Miami Marlins Opening Day Rotation: What They Should Do

MIAMI, FL - SEPTEMBER 22: Starting pitcher Jose Urena #62 of the Miami Marlins throws in the first inning against the Cincinnati Reds at Marlins Park on September 22, 2018 in Miami, Florida. (Photo by Joe Skipper/Getty Images)
MIAMI, FL - SEPTEMBER 22: Starting pitcher Jose Urena #62 of the Miami Marlins throws in the first inning against the Cincinnati Reds at Marlins Park on September 22, 2018 in Miami, Florida. (Photo by Joe Skipper/Getty Images) /

It’s no big secret that the Miami Marlins have seven pitchers trying to get into the Opening Day rotation.

The Miami Marlins have frequently used many starting pitchers through their history. Last season, 13 players started games, led by José Ureña‘s 31 all the way down to Odrisamer Despaigne‘s single start in the third game of the season. In the season before that, 12 pitchers started games, led by Dan Straily‘s 33 all the way down to Wei-Yin Chen‘s five. In fact, you have to go all the way back to 2012 to find the last time the Marlins as few as 10 pitchers through the campaign.

This Spring Training, we’ve seen “tryouts” for a lot of guys looking to make the rotation. Jordan Yamamoto, Nick Neidert, Zac Gallen, Jordan Holloway, and Robert Dugger all had time with the big boys on the hill this spring. None of them, however, will be amongst the Favored Five to open the season as the “Opening Day Rotation.” Ureña, Caleb Smith, Wei-Yin Chen, Pablo Lopez, Dan Straily, Sandy Alcantara, and Trevor Richards remain possibilities.

Ureña was anointed the Opening Day starter prior even to the open play portion of Spring Training, and nothing he’s done since then has forced the Miami Marlins to reconsider. Others have pitched better, but  aside from Ureña, only Straily has a proven major league track record.

Miami Marlins
ATLANTA, GA – AUGUST 14: Pitcher Trevor Richards #63 of the Miami Marlins throws a pitch in the third inning against the Atlanta Braves at SunTrust Park on August 14, 2018 in Atlanta, Georgia. (Photo by Mike Zarrilli/Getty Images) /

As for number two, I would suggest the Miami Marlins look no further than Richards, who has been solid throughout the entire process. That was even before his six-inning, no-hit, no-walk performance earlier this week. Over 19 1/3 innings, he’s struck out 20, walked only four, and surrendered only eight base hits and four runs. Opponents have hit only .125 against Richards, who seems to have added something to his fastball, maintained his shockingly good changeup, and added a better-than-average curveball.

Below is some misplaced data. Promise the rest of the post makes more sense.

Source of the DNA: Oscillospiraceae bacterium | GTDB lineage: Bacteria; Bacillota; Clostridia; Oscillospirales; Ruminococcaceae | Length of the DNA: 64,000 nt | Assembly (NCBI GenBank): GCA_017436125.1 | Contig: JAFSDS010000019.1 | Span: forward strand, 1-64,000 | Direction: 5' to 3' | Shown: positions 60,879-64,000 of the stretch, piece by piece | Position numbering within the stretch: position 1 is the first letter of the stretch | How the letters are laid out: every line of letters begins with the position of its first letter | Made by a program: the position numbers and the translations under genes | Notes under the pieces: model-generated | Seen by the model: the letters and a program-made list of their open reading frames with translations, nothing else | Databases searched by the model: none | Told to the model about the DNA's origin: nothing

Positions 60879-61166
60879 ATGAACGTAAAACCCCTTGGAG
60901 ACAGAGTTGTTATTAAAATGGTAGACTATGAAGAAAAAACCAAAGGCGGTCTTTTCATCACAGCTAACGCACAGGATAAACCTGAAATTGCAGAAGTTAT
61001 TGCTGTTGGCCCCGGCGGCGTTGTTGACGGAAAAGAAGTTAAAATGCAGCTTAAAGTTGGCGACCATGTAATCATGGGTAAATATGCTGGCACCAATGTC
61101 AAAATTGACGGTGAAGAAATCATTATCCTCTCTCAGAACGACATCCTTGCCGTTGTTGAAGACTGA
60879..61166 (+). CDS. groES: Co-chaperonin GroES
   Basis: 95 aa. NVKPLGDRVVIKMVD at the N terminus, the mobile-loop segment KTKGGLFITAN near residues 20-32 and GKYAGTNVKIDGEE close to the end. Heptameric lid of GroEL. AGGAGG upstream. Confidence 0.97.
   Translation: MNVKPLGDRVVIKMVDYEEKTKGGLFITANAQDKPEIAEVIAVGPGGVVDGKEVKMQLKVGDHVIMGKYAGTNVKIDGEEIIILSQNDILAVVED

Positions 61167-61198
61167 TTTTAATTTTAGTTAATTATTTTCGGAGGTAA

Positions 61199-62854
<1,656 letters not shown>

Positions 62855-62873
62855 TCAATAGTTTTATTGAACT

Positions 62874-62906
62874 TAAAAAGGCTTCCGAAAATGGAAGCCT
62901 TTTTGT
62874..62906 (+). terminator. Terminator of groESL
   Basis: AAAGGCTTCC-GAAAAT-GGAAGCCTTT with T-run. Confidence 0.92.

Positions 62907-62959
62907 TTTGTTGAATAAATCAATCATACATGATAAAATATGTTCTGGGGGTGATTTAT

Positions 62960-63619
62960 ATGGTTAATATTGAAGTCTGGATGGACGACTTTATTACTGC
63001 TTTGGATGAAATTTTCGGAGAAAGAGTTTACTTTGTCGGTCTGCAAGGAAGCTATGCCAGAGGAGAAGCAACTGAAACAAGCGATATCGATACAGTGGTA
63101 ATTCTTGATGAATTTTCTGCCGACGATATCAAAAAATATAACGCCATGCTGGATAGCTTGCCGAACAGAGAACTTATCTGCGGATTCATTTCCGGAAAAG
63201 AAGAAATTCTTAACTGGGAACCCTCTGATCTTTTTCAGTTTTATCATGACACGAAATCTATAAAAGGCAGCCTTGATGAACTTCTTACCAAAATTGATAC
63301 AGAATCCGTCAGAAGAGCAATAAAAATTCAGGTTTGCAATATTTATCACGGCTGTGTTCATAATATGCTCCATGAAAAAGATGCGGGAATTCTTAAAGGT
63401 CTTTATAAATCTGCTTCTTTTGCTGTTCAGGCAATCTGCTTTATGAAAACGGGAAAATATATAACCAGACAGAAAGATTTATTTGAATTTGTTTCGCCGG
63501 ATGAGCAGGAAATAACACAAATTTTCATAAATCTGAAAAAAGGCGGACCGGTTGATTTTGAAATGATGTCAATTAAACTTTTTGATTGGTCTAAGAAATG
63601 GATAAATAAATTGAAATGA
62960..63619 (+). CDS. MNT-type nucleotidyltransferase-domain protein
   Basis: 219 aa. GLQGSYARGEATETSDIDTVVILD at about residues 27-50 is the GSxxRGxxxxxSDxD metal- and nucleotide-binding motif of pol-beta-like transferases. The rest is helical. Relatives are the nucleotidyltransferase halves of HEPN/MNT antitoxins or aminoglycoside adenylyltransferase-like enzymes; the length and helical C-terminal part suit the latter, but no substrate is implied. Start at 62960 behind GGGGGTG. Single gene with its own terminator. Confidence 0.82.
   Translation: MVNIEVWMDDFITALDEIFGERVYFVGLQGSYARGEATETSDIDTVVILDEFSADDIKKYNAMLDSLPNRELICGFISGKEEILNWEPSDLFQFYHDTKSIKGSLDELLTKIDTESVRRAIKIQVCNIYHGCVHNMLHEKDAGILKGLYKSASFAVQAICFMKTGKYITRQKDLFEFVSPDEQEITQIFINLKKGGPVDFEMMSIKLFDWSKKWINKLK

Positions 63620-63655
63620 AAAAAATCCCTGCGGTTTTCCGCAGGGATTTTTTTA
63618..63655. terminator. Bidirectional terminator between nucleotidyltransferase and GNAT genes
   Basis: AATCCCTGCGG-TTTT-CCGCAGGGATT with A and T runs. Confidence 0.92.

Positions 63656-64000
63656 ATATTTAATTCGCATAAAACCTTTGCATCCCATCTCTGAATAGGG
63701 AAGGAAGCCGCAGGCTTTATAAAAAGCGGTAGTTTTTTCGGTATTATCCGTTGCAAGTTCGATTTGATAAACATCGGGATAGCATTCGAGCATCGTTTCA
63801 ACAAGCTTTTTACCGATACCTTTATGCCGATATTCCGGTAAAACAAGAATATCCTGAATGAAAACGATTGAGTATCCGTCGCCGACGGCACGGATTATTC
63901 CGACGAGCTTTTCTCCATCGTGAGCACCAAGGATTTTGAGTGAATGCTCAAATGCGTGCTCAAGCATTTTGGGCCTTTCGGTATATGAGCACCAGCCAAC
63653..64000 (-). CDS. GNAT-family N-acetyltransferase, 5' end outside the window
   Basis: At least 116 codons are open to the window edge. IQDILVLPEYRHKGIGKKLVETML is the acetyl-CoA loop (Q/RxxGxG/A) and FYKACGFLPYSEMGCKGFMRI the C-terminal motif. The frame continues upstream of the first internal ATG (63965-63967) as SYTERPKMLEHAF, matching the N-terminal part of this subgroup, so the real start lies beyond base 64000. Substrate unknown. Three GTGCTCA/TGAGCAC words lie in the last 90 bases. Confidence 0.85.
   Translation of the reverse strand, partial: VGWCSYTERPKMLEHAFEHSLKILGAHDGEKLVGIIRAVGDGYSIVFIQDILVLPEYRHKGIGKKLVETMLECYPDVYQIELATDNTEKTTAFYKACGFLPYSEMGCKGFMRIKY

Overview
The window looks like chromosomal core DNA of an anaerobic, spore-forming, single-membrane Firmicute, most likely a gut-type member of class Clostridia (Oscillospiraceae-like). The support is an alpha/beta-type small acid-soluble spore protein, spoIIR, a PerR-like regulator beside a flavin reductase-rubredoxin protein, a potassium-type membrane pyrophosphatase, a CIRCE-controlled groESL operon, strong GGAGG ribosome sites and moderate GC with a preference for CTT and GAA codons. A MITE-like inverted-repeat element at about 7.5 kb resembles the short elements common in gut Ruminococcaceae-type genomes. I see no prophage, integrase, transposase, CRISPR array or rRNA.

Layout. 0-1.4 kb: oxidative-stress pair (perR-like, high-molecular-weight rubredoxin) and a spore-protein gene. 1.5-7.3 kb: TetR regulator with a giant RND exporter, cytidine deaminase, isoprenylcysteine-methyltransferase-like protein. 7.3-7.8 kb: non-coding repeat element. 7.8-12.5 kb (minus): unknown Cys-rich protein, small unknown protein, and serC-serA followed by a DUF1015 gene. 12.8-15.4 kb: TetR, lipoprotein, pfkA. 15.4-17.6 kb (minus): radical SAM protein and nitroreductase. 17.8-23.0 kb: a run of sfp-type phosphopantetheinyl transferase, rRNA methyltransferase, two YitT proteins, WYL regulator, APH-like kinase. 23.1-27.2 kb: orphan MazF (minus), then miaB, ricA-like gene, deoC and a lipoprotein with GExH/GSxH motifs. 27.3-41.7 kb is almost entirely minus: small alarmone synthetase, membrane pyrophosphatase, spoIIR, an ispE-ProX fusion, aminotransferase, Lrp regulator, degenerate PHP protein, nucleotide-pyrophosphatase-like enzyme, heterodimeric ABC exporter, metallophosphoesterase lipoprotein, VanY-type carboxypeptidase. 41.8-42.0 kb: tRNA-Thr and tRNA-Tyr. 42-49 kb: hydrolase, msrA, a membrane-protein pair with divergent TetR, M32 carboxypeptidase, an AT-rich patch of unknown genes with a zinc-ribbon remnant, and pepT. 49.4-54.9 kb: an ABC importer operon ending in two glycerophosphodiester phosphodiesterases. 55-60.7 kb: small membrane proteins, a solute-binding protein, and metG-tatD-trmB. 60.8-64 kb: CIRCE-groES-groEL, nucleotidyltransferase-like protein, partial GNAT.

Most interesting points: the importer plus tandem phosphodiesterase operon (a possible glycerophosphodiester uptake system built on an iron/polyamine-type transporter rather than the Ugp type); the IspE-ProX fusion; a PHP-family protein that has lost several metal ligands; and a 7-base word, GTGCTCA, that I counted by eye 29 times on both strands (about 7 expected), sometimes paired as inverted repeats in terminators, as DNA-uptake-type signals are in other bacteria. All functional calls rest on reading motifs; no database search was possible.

The Miami Marlins number three starting slot should go to Lopez, who’s also put together a solid showing this spring. In 14 frames, he’s given up eight hits, only two earned runs, struck out 11 and walked only one, with a 0.64 WHIP to boot. Despite only starting in 10 contests for the Marlins last season, Lopez finished third on the underwhelming pitching corps with a 0.5 brWAR.

Miami Marlins
MIAMI, FL – AUGUST 26: Pablo Lopez #49 of the Miami Marlins throws a pitch during the second inning against the Atlanta Braves at Marlins Park on August 26, 2018 in Miami, Florida. All players across MLB will wear nicknames on their backs as well as colorful, non-traditional uniforms featuring alternate designs inspired by youth-league uniforms during Players Weekend. (Photo by Eric Espada/Getty Images) /

If I was in charge here, I’d consider Caleb Smith ready to take on the mantle of “Number Four Miami Marlins Starting Pitcher.” Prior to last season’s injury, he had collected 88 strikeouts in only 77 1/3 innings. Since his return, he’s pitched nine innings, struck out 13, walked zero, and allowed only two hits. Yeah, I’d say he looks pretty good.

And that leaves number five. I believe that Chen’s 9.53 ERA thus far speaks for itself, and he should, at a minimum, be taken out of the rotation and sent down to the bullpen. That’s if the Miami Marlins don’t cut ties with him entirely. They’ve shown a willingness in the recent past to cut bait when things weren’t panning out. Just last season, they released Junichi Tazawa in the second year of a two-year, $16 million contract. Chen’s contract is even more onerous. A five-year, $80 million behemoth when he signed, the Marlins still owe him $42 million over the next two seasons.

Miami Marlins
WEST PALM BEACH, FL – FEBRUARY 28: Sandy Alcantara #22 of the Miami Marlins pitches in the second inning against the Houston Astros at The Ballpark of the Palm Beaches on February 28, 2019 in West Palm Beach, Florida. (Photo by Mark Brown/Getty Images) /

Alcantara is nearly there, but I believe he should begin the campaign with the New Orleans Baby Cakes in the triple-A Pacific Coast League. He still has some lingering control problems to sort out, with 11 walks issued in 15 1/3 innings. The future ace potential is still there, but a little time out of the spotlight may be just what he needs to “turn the corner.”

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Straily has a proven track record, and should start this season as the Marlins number five. Although he is sporting a 7.15 ERA this spring, he wasn’t really trying to make the team. Unlike most of these guys, he was merely tinkering with his delivery (in my opinion). His six home runs allowed in 11 1/3 innings shouldn’t scare the Marlins management team off too much, and it will give the Baby Cakes time to work with Alcantara while they presumably and aggressively shop Straily for prospects.

What do you think? Disagree? Let me know in the comments. Thanks for reading. Follow us on Twitter, subscribe to our daily newsletters and like us on Facebook.

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